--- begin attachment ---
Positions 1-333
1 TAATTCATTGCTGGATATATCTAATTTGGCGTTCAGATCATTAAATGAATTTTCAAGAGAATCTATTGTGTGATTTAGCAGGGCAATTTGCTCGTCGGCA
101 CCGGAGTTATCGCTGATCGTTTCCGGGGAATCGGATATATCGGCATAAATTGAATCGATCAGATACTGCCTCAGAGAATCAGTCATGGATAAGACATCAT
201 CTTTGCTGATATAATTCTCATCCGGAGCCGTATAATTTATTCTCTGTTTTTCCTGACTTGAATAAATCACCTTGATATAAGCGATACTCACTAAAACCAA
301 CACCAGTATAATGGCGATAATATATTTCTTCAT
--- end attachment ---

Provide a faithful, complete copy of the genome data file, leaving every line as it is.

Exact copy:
Positions 1-333
1 TAATTCATTGCTGGATATATCTAATTTGGCGTTCAGATCATTAAATGAATTTTCAAGAGAATCTATTGTGTGATTTAGCAGGGCAATTTGCTCGTCGGCA
101 CCGGAGTTATCGCTGATCGTTTCCGGGGAATCGGATATATCGGCATAAATTGAATCGATCAGATACTGCCTCAGAGAATCAGTCATGGATAAGACATCAT
201 CTTTGCTGATATAATTCTCATCCGGAGCCGTATAATTTATTCTCTGTTTTTCCTGACTTGAATAAATCACCTTGATATAAGCGATACTCACTAAAACCAA
301 CACCAGTATAATGGCGATAATATATTTCTTCAT